It comes after Pulse reported that two thirds (66%) of CCGs expressed in their initial submission from June last year that they wanted full delegated primary care commissioning, including a third willing to take on contractual performance management.

CCG co-commissioning plans, and what they mean

9 (11%) CCGs have said they will take on Level 1 commissioning – Greater involvement, CCGs collaborating closely with their area teams

23 (30%) CCGs have said they will take on Level 2 commissioning – CCGs assuming joint commissioning responsibilities with their area team

32 (42%) CCGs have said they will take on Level 3 commissioning – Delegated commissioning, CCGs assuming full responsibility for commissioning primary care services

13 (17%) CCGs have not yet decided which level to go for

Source: Pulse media enquiry receiving 77 responses

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Readers' comments (13)

  • The CCG's are going to be worse task masters than the NHSE with rising expectation and little resources except "just do it". this is a bad move for General Practice and further adds to demise of the profession.

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  • this is really no surprise

    slowly we are reverting to PCTs + privatisation.

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  • GPC fail to recognise that (as usual) the deadline for making the decision to adopt level 3 co-commissioning simply did not allow time to proerly consult with GP membrs of CCG's.

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  • This is going to end very badly indeed.

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  • Falling into the political trap. Doctors rationing doctors-just what they intended.
    The old wisdom-you cannot be both a poacher and a gamekeeper-is so relevant here.

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  • CCGs are led by the nose by NHSE so you can expect NHSE taking control under the guise of CCG which means anarchy galore and a final nail in the coffin for GP services.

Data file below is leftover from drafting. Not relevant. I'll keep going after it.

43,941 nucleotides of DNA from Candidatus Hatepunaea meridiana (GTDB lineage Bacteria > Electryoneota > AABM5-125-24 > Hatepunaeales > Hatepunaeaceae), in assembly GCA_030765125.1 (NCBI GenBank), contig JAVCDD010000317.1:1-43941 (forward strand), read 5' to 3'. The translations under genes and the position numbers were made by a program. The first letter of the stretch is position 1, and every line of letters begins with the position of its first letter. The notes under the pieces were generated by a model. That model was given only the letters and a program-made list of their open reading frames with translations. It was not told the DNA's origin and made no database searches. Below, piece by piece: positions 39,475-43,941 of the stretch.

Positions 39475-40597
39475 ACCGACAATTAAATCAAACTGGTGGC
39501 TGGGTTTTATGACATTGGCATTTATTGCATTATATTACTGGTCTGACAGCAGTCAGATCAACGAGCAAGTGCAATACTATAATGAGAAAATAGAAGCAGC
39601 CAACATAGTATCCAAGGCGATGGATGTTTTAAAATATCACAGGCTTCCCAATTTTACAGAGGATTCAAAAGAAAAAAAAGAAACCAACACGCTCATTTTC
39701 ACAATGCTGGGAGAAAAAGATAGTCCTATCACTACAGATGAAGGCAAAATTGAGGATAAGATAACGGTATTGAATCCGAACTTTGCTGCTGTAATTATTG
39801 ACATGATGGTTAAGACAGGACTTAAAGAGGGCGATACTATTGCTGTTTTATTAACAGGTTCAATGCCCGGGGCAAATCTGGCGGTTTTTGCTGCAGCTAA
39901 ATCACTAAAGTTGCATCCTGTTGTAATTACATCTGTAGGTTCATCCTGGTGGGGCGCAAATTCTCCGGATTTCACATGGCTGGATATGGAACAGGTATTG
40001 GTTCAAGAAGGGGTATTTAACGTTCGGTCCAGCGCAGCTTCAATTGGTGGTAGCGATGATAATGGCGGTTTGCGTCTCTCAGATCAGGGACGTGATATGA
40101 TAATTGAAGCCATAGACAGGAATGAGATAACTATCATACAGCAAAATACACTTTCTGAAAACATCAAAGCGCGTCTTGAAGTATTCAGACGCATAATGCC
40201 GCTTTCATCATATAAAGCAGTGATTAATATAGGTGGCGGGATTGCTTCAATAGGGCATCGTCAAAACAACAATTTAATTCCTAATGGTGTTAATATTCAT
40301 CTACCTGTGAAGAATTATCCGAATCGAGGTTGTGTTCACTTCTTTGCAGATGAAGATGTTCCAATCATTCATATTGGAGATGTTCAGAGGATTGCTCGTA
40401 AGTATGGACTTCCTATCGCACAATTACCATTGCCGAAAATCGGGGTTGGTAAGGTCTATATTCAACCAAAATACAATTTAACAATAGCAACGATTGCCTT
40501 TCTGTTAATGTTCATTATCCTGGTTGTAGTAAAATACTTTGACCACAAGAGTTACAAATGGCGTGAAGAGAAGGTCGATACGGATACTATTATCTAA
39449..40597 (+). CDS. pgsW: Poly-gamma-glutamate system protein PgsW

People in CCGs forcing the agenda are those connected to NHSE - look at the spider's web where the first thread came and you'll find they all come from that same melt. Is it surprising then that CCG yearn to have control which can be passed to pals in NHSE?

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  • This would only work if CCG's were granted the power to raise taxes or a license to print money . - It's simply a system for delivering blame when the cuts are forced on us . Just say no.

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  • The NHS has abandoned primary care for last 3 years - so CCG involvement is absolutely essential to revive it.
    We should not be worried about major performance management issues - PCT struggled with them and so will CCGs, as the NHS always has.
    If we don't give primary care some care and attention nobody will. Being left to the mercy of NHSE bureaucracy is best avoided at all costs.

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  • The CCG members had time to insist on a ballot of members. Failing that they have the right to remove the clinical directors including their clinical executives.
    In my opinion any CCG that has gone for level 3 without a membership ballot should be looking at a massive vote of no confidence at the next meeting of the membership.
    We will only have this option/power for a short while so we should use it

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  • We should all abstain from any votes on Co- commissioning and give the idea back to NHS England with a note stating "needs to try harder".